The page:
Taking full advantage of a day off for Good Friday, my mom and I visited the Winterthur estate in the Brandywine Valley of Delaware. Originally the home of Henry Francis du Pont, the property is over 100 acres large and boasts a museum, garden, and library. My main attraction was the grounds, consisting of a sprawling 60 acre naturalistic garden which models the way that the decorative plants, shrubs, and trees contained therein would arrange themselves if found in nature. The photos below are my attempt at capturing a portion of the early springtime beauty to be found on the gorgeous property. My mother and I took countless pictures of majestic magnolia trees, paper-thin pink azaleas, brilliant yellow branches of forsythia, delicate white snowdrops, and a whole host of tiny buds just starting to bloom. Even at $20 a pop just to enter the grounds without a museum tour, the garden is such a sight to behold that it makes the property worth a visit.
Although we didn’t tour the museum this time, the history of the building is what made most of an impression on me. Originally a much smaller home for the du Pont family occupying the property, eventually it grew to be an unimaginable 9-story, 175-room home. Today the house is occupied by the Winterthur museum, showcasing decorative arts and galleries of textiles, ceramics, antique furniture, and more.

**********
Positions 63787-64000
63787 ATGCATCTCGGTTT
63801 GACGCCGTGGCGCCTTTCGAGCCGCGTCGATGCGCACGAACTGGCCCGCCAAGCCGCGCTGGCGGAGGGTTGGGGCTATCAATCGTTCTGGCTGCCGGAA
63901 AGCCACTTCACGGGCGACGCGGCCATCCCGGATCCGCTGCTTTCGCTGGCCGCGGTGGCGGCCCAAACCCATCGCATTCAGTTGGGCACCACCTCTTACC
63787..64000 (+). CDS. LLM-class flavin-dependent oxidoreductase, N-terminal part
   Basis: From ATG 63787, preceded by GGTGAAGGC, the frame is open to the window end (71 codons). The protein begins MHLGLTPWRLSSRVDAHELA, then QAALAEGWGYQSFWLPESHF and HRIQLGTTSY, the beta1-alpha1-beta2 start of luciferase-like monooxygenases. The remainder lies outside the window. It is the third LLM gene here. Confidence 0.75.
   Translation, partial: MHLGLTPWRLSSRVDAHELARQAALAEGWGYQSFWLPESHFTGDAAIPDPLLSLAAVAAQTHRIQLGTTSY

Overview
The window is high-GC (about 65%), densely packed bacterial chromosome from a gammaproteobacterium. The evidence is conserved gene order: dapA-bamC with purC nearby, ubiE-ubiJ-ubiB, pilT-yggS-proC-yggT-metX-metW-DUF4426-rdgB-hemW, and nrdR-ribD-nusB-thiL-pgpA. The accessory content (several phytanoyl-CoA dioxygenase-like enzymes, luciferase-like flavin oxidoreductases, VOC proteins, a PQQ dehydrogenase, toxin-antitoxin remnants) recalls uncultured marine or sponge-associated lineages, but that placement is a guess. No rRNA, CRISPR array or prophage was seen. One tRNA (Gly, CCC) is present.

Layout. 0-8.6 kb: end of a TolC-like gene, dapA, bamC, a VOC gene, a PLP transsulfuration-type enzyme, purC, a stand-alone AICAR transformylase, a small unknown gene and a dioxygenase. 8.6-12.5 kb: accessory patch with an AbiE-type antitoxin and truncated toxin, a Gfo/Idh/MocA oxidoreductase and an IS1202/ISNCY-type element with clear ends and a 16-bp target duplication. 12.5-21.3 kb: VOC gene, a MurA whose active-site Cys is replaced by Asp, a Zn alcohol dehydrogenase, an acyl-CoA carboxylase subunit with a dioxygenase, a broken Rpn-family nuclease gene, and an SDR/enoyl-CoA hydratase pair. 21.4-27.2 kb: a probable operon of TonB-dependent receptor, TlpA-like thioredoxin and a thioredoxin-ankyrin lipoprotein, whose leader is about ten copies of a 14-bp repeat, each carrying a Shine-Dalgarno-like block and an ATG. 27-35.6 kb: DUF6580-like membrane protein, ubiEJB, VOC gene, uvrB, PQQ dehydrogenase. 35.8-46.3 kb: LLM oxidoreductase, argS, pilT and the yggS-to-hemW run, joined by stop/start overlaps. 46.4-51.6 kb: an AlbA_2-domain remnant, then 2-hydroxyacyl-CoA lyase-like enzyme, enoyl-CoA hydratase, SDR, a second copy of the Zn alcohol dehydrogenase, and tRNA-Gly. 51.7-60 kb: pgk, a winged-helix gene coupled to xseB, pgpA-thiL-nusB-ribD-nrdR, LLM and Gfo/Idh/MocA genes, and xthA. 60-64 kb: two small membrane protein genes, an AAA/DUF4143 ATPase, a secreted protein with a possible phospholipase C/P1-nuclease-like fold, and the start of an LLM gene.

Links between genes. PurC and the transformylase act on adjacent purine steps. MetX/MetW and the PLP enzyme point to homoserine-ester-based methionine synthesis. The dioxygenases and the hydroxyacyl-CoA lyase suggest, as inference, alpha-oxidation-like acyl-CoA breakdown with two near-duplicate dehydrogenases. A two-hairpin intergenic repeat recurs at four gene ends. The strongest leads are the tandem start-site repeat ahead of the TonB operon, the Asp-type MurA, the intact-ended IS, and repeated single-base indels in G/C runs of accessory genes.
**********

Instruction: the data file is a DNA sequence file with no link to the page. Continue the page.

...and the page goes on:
As we approached the home, I couldn’t help but be reminded of the 2012 documentary The Queen of Versailles which provided a portrait of an incomparably rich American family, the Siegel’s, in their attempt to build the States’ largest house, modeled after Versailles. The sheer enormity of 175 rooms rings as rather wasteful to me. Obviously the du Ponts lived in a vastly different time, but the inequality inherent in a world where homes such as this one and the one which the Siegel family aimed to build exist is impossible to ignore. The fact that any family has the ability to be so over-housed while others have no homes whatsoever or live in properties that are falling down around them makes me unspeakably frustrated and angry. As my mom pointed out, at least the du Pont estate opens this home up to the public, however this comes at a price of $30 per ticket for the museum tour.
We can fawn over the wealth and property of others all we like, but doing so ultimately serves as a stamp of approval from society when it comes to vast income inequality. I would rather see Winterthur as a true relic of the past, a picture of exorbitant wealth that a universal middle class could visit (for free! or at least at a much lower ticket cost) with a sense of wonder since no such grand displays of money are to be found among modern men.